A solution for the newspaper industry

Newspaper executives around the world are scrambling at a solution to the new marketplace. NewsCorp’s CEO in Australia remarked a few months ago that they only make 1/10th of the revenue on websites as they do through print – but with declining print circulation due to the popularity of online news – this is really affecting the bottom line of the industry. Unfortunately, they’ve been attacking news aggregators despite the fact that that’s the solution to their problems – it’s now a changed marketplace that they need to embrace.

The market dynamics are different now
Newspapers existed at a time when information was scarce. They performed the role of aggregating news (as well as creating it), and distributing it to the public through expensive channels which could not be easily recreated.

In today’s age, information is in abundance and is drowning out consumers – with a distribution environment that is now cheap. Further, the role of news aggregation can be done more efficiently through online tools. However this has caused a problem – because in the value chain of online news, the aggregators are the ones that are able to monetise the content. Because people don’t have time to read all the news now, they rely on aggregators that pull content from a variety of sources – and then only click on stories that capture their attention. These aggregators can place sponsored posts or advertisements alongside other articles, and so have found a new way to monetise content in the ‘click economy’.

However from the content providers point of view, they’ve invested time and money in creating unique content, only for it to be ignored by consumers because they no longer have a captive audience – and for aggregators who do, to be monetising content they didn’t pay for.

Google News - aggregator

Newspapers need to drop advertising and think about the entire value chain
Content can no longer rely on advertising as a revenue model – as I’ve argued before, it’s a broken bubble economy. But premium content can exist as a paid subscriber service. This seems to be the direction newspapers are heading. But I think it’s a mistake to enact paid subscriptions on all newspaper websites – it will kill demand and will not scale across the entire industry, other than for the few globally recognised newspapers and strong national brands where their location gives them a comparative advantage (ie, LA times for entertainment; Washington Post for US politics; Wall Street Journal for the capital markets).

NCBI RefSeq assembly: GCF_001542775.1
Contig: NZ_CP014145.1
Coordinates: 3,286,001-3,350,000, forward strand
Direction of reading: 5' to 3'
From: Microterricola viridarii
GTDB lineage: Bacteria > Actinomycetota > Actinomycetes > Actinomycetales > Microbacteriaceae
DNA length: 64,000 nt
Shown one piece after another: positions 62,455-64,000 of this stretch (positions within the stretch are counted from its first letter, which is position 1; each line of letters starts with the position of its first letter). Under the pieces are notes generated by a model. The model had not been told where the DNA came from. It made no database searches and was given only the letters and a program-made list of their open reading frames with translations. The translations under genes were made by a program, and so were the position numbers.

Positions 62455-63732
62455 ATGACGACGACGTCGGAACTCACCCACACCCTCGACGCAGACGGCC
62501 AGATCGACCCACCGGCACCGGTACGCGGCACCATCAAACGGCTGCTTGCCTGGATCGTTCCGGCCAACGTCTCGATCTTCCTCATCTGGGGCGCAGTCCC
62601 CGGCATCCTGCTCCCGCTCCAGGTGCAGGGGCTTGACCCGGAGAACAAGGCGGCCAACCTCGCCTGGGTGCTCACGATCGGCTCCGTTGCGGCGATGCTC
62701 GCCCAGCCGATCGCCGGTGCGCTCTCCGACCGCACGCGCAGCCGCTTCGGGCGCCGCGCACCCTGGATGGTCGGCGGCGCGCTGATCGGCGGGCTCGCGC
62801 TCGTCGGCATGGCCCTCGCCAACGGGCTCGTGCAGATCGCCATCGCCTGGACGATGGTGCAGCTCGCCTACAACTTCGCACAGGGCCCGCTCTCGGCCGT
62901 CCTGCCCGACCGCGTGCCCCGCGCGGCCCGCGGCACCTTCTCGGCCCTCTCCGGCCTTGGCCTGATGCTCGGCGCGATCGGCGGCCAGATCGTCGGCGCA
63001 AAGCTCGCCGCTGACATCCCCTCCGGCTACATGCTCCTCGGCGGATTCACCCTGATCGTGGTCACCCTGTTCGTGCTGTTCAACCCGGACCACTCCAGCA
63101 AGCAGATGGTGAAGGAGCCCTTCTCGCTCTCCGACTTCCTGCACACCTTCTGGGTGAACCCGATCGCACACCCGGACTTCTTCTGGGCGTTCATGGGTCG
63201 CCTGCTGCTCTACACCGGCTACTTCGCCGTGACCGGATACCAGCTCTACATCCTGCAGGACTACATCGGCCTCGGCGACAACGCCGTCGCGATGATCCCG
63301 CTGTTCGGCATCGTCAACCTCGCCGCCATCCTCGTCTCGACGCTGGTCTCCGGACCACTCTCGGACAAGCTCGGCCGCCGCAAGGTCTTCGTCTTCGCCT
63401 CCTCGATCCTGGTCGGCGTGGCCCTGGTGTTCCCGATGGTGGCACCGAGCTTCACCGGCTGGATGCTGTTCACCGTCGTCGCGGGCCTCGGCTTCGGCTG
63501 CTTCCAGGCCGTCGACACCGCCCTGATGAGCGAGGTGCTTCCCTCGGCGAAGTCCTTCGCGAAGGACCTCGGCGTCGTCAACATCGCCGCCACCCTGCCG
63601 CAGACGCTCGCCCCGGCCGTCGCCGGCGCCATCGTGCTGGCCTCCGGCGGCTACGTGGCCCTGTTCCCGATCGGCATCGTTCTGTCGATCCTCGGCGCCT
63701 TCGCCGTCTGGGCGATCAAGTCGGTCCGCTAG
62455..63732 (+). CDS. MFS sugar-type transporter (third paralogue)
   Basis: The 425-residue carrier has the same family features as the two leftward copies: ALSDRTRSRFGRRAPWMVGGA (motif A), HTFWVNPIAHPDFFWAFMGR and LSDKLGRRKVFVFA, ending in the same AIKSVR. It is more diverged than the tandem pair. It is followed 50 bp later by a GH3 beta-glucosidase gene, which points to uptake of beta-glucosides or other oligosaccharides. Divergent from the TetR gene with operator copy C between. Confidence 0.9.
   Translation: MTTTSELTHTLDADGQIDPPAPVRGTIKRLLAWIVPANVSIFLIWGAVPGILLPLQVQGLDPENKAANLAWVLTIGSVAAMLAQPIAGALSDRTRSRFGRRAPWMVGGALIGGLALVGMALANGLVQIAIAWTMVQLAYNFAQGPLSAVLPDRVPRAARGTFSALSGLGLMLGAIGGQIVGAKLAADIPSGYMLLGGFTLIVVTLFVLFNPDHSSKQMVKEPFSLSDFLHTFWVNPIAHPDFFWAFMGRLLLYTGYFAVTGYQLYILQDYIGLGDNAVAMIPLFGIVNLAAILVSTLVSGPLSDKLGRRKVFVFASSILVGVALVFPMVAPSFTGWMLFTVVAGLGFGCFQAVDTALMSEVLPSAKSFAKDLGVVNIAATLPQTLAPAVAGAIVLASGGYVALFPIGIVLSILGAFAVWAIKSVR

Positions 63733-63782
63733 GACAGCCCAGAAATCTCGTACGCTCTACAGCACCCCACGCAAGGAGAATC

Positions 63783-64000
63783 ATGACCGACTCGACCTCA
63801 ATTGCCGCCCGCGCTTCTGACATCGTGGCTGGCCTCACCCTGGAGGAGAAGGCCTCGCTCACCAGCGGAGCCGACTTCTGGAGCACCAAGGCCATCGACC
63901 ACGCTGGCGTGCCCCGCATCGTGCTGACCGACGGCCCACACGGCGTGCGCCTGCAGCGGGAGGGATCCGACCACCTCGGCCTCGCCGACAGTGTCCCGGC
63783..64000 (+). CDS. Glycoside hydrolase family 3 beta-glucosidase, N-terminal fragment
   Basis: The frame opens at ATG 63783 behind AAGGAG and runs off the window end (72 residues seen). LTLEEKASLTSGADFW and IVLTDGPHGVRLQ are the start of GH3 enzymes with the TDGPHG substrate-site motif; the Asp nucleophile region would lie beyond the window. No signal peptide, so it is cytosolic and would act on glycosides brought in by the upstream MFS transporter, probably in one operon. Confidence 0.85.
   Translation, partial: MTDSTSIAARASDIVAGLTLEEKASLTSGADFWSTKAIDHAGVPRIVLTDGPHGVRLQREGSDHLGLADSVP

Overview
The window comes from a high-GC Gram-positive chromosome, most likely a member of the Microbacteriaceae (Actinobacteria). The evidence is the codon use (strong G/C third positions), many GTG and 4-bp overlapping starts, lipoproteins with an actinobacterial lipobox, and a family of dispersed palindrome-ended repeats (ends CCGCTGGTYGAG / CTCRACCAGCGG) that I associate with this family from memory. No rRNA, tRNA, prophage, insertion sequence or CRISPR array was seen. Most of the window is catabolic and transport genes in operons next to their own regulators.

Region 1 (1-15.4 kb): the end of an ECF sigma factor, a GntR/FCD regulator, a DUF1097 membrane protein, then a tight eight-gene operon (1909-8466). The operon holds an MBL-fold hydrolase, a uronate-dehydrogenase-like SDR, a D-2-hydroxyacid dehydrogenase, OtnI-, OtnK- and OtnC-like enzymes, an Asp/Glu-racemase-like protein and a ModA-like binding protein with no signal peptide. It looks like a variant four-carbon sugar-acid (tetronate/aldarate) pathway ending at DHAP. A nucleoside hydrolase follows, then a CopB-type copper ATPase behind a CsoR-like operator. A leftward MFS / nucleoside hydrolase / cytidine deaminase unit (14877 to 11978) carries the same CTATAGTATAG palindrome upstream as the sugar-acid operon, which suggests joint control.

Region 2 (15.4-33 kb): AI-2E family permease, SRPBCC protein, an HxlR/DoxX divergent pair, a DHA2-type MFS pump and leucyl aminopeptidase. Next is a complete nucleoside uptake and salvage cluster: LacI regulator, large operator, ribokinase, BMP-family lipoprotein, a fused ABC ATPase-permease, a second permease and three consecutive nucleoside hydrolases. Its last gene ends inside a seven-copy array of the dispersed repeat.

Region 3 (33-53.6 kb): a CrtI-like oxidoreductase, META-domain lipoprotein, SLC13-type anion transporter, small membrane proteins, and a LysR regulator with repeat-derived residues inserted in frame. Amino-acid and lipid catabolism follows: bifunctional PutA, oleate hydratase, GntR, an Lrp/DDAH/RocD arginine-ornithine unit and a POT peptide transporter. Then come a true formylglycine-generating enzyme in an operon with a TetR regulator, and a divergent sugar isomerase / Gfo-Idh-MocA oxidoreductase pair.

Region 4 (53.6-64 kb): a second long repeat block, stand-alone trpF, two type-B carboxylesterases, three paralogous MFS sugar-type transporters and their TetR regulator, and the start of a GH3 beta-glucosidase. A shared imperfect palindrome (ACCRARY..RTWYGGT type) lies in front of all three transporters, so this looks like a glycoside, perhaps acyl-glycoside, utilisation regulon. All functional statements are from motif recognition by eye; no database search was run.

Rather than charge consumers to subscribe to a newspaper, what the newspaper companies should be doing is creating a new type of organisation that can pool their resources. They should do this in the same way they did with the associated presses around the world several decades ago, where they can source expensive overseas content in a cooperative, which can then be distributed by newspapers in their niche markets.

Newspapers should create niche aggregators modeled in the same way Google News, Techmeme and its political cousin memeorandum (shown below) have done. Consumers will pay a subscription fee to these aggregators to get access to certain sources of information. And newspapers will get proportionally remunerated through the co-operatative making money on the aggregators service, but also control the distribution of their premium content which can be monetised further down the value chain (ie, once a consumer visits their website).

memeorandum

The model scales because a consumer has only one organisation to deal with, and can control their content consumption and payments. The aggregators also allow the consumer to define what sources of information they value. Better still, this controlled environment of information distribution puts more onus on the content creators to generate quality product. If people include them in their aggregator subscription but never click on that particular organisations content, no one can be faulted but the content creator themselves for not creating compelling content.

Better still, market dynamics can come into play. Part of the function of an aggregator is to cluster stories. This allows for a fair way of distributing the content – the news source that pays a premium can get a higher weighting in this clustering. So an aggregator may have 50 sources that all get clustered as one headline; based on a sources ability to pay per headline, will determine how much the dominate in weighting. This then puts the onus on the newspaper to create a better sales force that can monetise content later down the value chain, which can subsidise this discovery phase of the value chain.

Is this the answer?
Who really knows but its a step in the right direction. With consumers paying to subscribe to an aggregator, they’re getting better value through diversity of inputs – and newspaper companies will get remunerated on how much content they provided as a proportion of the total attention by a consumer on the aggregator. The future of content will be driven by the subscription model, and this is a way that achieves that with the best value for a consumer.

Newspapers are reliant on the aggregators as a source of traffic and discovery. Rather than trying to kill them – they should copy them, license the technology and control the discovery phase of news consumption now crucial for today’s information-overloaded consumer.

What’s holding back newspapers from going down this path? They are too used to being the aggregators themselves. Instead, they need to realise that they must specialise now. They should focus on creating great content (a discussion in itself), and let technologists drive the discovery phase.

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